Replacing Fannie Overseer May Limit Loan Putbacks, Rosner Says

Efforts by Fannie Mae and Freddie Mac to force sellers to repurchase soured mortgages may be weakened by the replacement of their “very aggressive” regulator, Graham Fisher & Co. analyst Joshua Rosner said.

Under government conservatorships managed since August 2009 by Federal Housing Finance Agency Acting Director Edward J. DeMarco, the companies have been the biggest cause of so-called putback requests to lenders, with outstanding amounts related to mortgages they directly own or insure totaling $13.3 billion on Sept. 30, according to securities filings.

The companies have also joined groups of investors in mortgage bonds without government-backed guarantees seeking to enforce their rights as owners of the securities, which analysts including at JPMorgan Chase & Co. say may be a bigger threat to banks. DeMarco’s agency itself has also issued 64 subpoenas to companies including JPMorgan and Capital One Inc. seeking files related to such securities.

“His understandings have led him to be very aggressive on putbacks as he has a firm belief on what the role of a conservator should be,” said Rosner, an analyst at the New York-based research firm who in 2007 predicted the collapse in so-called non-agency mortgage bonds. “I’m not sure a political appointee without as much experience will be as devout.”

President Barack Obama will nominate North Carolina Banking Commissioner Joseph A. Smith Jr. to replace DeMarco, the White House said today in a statement. The agency has overseen Fannie Mae and Freddie Mac, which own or guarantee about half of U.S. mortgages, since they were seized in September 2008 amid a financial crisis that pushed them to the brink of collapse.

Forced Repurchases

DeMarco, who joined a predecessor agency in 2006, has led FHFA since former Director James Lockhart resigned. He previously worked with Lockhart as assistant deputy commissioner at the Social Security Administration. DeMarco has said that by forcing repurchases of mortgages whose quality failed to meet sellers’ representations, the companies can limit their U.S. aid, which so far totals about $150 billion.

“The losses are extraordinary and we owe it to the American taxpayer to find out where these losses are coming from,” he told a House Financial Services subcommittee on Sept. 15.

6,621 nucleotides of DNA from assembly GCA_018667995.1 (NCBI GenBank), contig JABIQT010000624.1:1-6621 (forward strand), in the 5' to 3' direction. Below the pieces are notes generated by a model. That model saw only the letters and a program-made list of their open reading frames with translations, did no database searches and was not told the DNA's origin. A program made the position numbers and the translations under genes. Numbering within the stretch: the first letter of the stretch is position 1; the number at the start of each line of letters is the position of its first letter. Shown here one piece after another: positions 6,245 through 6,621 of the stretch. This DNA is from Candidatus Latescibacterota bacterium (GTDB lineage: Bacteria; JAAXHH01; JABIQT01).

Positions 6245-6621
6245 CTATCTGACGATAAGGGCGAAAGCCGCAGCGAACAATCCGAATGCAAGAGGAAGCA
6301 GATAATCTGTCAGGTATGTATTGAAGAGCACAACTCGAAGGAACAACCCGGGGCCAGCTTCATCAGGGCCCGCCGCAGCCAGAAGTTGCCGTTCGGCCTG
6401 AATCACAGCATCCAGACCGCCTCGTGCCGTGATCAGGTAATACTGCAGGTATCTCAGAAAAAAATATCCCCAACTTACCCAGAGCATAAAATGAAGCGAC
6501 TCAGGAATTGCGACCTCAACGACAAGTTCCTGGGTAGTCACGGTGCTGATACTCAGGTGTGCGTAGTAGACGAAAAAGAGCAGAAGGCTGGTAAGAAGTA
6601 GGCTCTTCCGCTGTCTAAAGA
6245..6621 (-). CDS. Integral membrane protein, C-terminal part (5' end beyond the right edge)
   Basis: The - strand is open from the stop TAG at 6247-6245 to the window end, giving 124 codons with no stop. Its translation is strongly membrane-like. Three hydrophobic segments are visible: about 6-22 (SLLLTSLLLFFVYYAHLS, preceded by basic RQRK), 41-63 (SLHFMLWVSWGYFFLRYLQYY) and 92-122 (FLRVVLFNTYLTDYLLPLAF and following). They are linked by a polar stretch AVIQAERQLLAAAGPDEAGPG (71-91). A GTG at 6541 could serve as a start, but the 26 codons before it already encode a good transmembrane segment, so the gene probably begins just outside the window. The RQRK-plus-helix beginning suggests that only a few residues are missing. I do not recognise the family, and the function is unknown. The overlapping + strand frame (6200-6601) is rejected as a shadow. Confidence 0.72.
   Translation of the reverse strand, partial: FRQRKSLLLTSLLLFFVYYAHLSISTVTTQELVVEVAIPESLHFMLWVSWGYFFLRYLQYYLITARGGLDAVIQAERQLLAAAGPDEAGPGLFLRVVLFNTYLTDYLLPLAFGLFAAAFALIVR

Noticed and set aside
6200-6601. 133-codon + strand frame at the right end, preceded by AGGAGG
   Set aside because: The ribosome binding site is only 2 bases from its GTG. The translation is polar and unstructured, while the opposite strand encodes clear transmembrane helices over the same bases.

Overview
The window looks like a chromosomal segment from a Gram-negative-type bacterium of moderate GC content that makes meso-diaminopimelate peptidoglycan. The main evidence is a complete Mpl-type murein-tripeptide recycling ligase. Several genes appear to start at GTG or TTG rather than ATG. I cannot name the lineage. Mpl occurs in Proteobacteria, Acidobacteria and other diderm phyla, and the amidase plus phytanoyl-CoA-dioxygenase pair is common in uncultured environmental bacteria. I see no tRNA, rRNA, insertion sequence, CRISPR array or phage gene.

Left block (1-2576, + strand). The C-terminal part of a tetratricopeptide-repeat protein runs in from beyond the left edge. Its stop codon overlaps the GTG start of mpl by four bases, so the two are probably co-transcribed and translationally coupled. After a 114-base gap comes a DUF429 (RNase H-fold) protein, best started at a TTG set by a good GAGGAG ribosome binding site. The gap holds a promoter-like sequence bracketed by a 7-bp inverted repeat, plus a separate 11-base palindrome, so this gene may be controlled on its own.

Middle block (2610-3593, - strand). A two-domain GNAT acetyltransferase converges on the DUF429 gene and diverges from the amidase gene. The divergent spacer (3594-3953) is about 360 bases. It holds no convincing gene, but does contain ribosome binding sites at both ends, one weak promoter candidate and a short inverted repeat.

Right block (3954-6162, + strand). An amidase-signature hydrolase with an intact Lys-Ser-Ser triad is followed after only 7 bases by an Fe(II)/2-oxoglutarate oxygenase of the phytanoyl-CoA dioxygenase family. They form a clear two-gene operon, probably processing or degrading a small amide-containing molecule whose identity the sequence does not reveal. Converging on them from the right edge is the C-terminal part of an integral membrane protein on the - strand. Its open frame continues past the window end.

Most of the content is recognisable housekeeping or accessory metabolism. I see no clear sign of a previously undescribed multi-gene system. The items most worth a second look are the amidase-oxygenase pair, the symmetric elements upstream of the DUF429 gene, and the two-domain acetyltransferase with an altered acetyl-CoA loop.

“We’ve appreciated Ed DeMarco’s attention to this issue,” Chris Katopis, executive director of the Association of Mortgage Investors, said today in a telephone interview. The Washington- based trade group for buyers of home-loan securities was formed earlier this year.

Loss Estimates

Lenders’ losses from repurchasing home loans in securities guaranteed by Fannie Mae and Freddie Mac may reach as much as $35 billion, according to an Oct. 29 report by JPMorgan analysts. Losses on first mortgages packaged into other bonds may total $85 billion in a “stress” scenario, with second mortgages adding as much as an additional $8 billion. Some liable lenders have failed, they said.

Freddie Mac of McLean, Virginia, was among bondholders that also included Pacific Investment Management Co. and the Federal Reserve Bank of New York that told Bank of America Corp. in an Oct. 18 letter that the bank is aware that the quality of loans packaged into securities by its Countrywide Financial Corp. unit was misrepresented and that it is improperly overseeing outstanding debt. Washington-based Fannie Mae isn’t part of the group.

A larger group of investors with more than $600 billion of bonds coordinating through Dallas lawyer Talcott Franklin includes at least Fannie Mae, people familiar with the matter have said. Investors are banding together because they typically must own at least 25 percent of securitizations to access loan files or force action by bond trustees.

Smith’s Background

Before being named banking commissioner in 2002, Smith was a lawyer with Thacher Proffitt & Wood, a New York law firm. From 1991 to 2000, he was general counsel and secretary for Centura Banks Inc. in Rocky Mount, North Carolina. Prior to that he was a partner with Poyner & Spruill in Raleigh, North Carolina.

“While I don’t know his views, it’s notable that he comes from North Carolina,” Rosner said. Bank of America is based in Charlotte and Wachovia Corp., another big lender, had its headquarters there before being purchased by San Francisco-based Wells Fargo Co.

Representative Brad Miller, a North Carolina Democrat who argued for leaving DeMarco in place, called Smith a “straight- shooter” in a telephone interview.

“There was concern in the early summer that DeMarco would be pushed out for someone more sympathetic to the banks,” Miller said. “I very much hope Joe will continue to pursue any potential liability that will reduce taxpayers’ ultimate loss.”

To contact the reporters on this story: Jody Shenn in New York at jshenn@bloomberg.net Lorraine Woellert in Washington at lwoellert@bloomberg.net.

To contact the editors responsible for this story: Alan Goldstein at agoldstein5@bloomberg.net

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